The opposite prone arm and leg raise is done by lying flat on your stomach and raising one arm off the floor while raising the opposite leg at the same time. According to the American Council on Exercise, this exercise targets muscles of the back, buttocks, hips and shoulders.
The trapezius is a large diamond shape muscle that covers your upper back. It attaches to the bones of your neck and mid-back and runs to the collar bone and scapula. The trapezius lifts your shoulders up and brings your shoulder blades closer together.
The erector spinae muscles run from your neck to your lower back on either side of your spinal column. These muscles bend and straighten you back and they also help twist your torso.
The deltoids give your shoulders their dome-like shape. They have three parts: The anterior, medial and posterior deltoid. The deltoids start at your collar bones and shoulder blades and run to your upper arm bones. They move your arms up and out toward your sides.
Gluteus maximus forms the fleshy part of your buttocks. They attach to the pelvic bone and the sacrum, which is the base of the spine, and run down to the top of your thigh bone. Gluteus maximus is a hip extensor, which means it straightens your hip.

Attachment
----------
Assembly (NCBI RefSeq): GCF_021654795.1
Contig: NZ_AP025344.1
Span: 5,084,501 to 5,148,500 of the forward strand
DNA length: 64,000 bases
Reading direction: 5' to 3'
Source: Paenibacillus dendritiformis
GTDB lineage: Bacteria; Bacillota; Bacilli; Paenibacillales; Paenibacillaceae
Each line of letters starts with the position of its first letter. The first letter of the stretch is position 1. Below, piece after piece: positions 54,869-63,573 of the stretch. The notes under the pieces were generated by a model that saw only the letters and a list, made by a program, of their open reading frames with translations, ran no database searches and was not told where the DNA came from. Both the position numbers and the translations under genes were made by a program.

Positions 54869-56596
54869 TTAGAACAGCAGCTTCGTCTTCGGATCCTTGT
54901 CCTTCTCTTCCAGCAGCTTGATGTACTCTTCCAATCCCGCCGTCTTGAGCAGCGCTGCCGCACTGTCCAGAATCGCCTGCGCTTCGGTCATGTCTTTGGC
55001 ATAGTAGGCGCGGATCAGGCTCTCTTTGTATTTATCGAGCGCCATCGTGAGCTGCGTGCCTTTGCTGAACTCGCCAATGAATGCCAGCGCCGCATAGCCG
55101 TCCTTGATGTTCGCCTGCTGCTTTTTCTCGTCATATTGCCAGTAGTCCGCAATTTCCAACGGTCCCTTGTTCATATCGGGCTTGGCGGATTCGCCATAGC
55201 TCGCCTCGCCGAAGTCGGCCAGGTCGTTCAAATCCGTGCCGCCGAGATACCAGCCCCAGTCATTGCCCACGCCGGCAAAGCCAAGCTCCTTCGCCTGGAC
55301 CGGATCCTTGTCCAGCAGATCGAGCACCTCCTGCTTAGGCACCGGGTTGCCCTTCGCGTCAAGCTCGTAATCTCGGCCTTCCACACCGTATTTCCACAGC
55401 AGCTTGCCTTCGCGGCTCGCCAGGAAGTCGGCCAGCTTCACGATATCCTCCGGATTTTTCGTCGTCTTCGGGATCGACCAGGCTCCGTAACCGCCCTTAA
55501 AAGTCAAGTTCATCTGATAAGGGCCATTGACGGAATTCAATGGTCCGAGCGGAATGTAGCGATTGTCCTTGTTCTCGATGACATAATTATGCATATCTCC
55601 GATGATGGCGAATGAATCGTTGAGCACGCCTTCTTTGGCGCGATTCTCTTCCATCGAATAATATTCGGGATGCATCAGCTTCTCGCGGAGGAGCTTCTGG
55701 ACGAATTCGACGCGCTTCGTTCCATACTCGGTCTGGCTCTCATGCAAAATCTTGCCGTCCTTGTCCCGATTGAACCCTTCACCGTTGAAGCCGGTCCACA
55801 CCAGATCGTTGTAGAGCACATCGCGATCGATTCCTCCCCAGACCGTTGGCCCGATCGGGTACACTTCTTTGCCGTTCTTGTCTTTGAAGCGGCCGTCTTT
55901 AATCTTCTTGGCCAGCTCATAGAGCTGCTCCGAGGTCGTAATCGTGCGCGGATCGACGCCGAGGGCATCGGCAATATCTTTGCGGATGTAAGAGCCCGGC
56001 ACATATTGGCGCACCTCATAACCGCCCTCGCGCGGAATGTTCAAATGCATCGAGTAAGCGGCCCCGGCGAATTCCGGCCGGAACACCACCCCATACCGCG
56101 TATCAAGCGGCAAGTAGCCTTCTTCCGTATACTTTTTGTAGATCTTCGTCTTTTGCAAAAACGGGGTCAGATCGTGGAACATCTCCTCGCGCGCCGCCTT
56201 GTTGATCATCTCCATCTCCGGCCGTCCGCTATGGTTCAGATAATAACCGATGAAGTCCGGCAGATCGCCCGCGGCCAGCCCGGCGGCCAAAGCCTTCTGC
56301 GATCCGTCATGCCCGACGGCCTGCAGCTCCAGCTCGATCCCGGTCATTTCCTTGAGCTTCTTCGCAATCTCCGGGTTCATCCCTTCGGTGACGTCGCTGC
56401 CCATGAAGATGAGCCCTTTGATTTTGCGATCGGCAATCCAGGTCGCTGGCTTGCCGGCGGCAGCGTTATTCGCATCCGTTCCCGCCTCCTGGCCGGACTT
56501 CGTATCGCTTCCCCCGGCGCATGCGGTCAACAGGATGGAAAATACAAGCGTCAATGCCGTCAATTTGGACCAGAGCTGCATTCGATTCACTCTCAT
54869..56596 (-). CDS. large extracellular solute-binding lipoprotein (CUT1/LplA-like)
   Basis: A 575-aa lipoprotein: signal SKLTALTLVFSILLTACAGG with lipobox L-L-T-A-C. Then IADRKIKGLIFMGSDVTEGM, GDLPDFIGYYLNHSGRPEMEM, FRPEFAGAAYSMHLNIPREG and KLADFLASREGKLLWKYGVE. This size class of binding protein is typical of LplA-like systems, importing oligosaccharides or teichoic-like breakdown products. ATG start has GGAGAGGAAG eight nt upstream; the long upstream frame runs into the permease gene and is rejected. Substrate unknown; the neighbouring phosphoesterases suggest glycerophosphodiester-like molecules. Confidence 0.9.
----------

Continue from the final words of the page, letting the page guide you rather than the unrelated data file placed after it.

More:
Four quadriceps muscles give the front of your thighs their shape. They run from the top of your thigh down to the tendon that holds your kneecap in place. The quadriceps extend your knees to straighten your legs.
Four hamstring muscles form the back of your thigh. They run from the bottom of the pelvic bone down to the tops of the tibia and fibula, or the lower leg bones. The hamstrings bend your knee and they help the gluteal muscles straighten your hips.
The American Council on Exercise recommends performing the prone opposite arm and leg lift so you can focus your efforts on the target muscles. Keep your elbow and knee straight and avoid any rotation in your arms or legs. Your head and torso should be still and do not lift your chin.
- ACEFitness.org: Contralateral Limb Raises
- Essential Clinical Anatomy, Fourth Edition; Keith L. Moore
- Clinical Anatomy by Regions, Eighth Edition; Richard S. Snell
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